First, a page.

People who work Sports PR handle their client’s information to the press, including player/team information. Not only are they required to handle the media, but to be there as their clients ‘promoter’. To make sure a sports franchise has their stadium filled with fans, they hire PR specialists/agencies to attract fans using promotional strategies like creating public interest, and increasing team and player visibility. The field of sports is a tough business. Sports events are always happening, and the popularity for sports is almost higher than any other industry. PR teams vary in size depending on what team or university you are working for (http://iml.jou.ufl.edu/projects/fall01/latimer/).
As of April 10, 2013 these were the Top Sports Pr Agencies (http://www.odwyerpr.com/pr_firm_rankings/sports.htm):
1. Taylor, New York $10,492,501
2. French | West | Vaughan, Raleigh 5,092,539
3. Edelman, New York 2,750,249
4. Ruder Finn, New York 2,445,733
5. Coyne PR, Paramus, NJ 1,914,000
6. Gregory FCA, Ardmore, PA 1,589,300
7. Regan Communications Group, Boston 1,265,725
8. PadillaCRT, Minneapolis 988,330
9. CooperKatz & Co., New York 354,321
10. Sachs Media Group, Tallahassee, FL 320,090
It’s very important that Sports PR specialists have good writing and communication skills. These specialists have to address the media through press releases, websites, news articles, etc. Times have changed, and since social media came out, it’s very important they have skills in that area as well. Today, many people get their sports info via Twitter and Facebook since they display constant updates. Sports franchises and universities have created Facebook and Twitter accounts to address their fans of team news. Giving fans attention through social media including retweets and comments, creates a higher awareness for a sports team’s social media.
Sports PR is not an easy business to start out in, and even harder to be successful. Last year, I was able to interview Quinnipiac Professor Andrea Obston. She has her own PR firm and was able to tell me how the field of Sports PR works. She was able to give me a lot of insight, and described the field as a “dog eat dog” kind of field where there is lots of competition and requires a high level of commitment. Sports PR specialists usually work 60-80 hours a week (usually 7 days). It’s the kind of field where it’s important to be the first one to arrive at work and the last one to leave, to stand out and impress. The job being time consuming is not only the major con; the salaries are very low for entry positions. Low salaries can result in lack of motivation for many employees. Not only are the salaries low, but there’s also limited advancement. The best way to get a shot of advancement, is to transfer to another team or organization that is looking for someone to replace a certain job title, which also results in these professionals to move all over the place to get the job they want.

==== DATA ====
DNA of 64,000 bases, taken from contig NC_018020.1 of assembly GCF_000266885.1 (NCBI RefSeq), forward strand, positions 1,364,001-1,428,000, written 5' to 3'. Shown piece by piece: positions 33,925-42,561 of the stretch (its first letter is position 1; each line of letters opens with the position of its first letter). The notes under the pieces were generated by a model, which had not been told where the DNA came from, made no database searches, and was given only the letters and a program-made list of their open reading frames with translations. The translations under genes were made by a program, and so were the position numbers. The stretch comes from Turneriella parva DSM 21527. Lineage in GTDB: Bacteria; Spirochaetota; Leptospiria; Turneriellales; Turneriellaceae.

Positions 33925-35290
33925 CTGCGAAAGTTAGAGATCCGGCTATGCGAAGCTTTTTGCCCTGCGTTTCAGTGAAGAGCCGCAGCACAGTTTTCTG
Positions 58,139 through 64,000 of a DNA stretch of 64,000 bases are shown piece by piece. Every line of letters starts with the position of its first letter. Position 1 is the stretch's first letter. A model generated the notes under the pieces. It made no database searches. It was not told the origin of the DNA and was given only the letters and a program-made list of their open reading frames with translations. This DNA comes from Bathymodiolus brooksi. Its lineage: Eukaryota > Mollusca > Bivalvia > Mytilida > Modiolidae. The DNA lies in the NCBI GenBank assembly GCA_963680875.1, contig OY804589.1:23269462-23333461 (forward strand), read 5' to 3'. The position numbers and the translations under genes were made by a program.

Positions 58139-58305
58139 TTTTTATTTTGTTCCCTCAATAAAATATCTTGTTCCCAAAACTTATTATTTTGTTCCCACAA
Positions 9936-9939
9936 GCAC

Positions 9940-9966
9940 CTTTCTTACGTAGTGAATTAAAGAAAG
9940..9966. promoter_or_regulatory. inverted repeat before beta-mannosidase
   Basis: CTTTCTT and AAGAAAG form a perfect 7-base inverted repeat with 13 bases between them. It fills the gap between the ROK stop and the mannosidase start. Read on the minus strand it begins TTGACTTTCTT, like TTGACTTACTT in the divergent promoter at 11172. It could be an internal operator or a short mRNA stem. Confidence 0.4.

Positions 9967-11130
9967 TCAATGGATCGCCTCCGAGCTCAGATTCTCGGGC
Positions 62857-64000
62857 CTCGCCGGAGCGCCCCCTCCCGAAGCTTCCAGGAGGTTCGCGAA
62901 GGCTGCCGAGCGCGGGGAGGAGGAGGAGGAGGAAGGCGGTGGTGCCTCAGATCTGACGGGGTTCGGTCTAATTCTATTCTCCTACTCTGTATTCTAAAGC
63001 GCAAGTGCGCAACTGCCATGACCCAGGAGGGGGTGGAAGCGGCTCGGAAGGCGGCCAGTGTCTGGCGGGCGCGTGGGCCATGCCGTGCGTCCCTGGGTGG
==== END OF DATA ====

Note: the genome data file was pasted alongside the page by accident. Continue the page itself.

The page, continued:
It seems very ironic that Sports PR seems to have more cons than pros. It is an industry that seems like it would be fun and exciting, but it’s a total grind that doesn’t really give the professionals the respect they deserve. This was a field I was very interested in pursuing when I started my education here at Quinnipiac. I am a PR major and have a minor in Sports Studies. However, the more I looked into this field I’m not too sure it was the right decision to take that route. It’s going to be hard to even find a decent job in Sports PR, especially with limited connections in that field. Plus the low salary really keeps me skeptical about taking a job in Sports PR. I now seem to be more interested in the field of Corporate PR.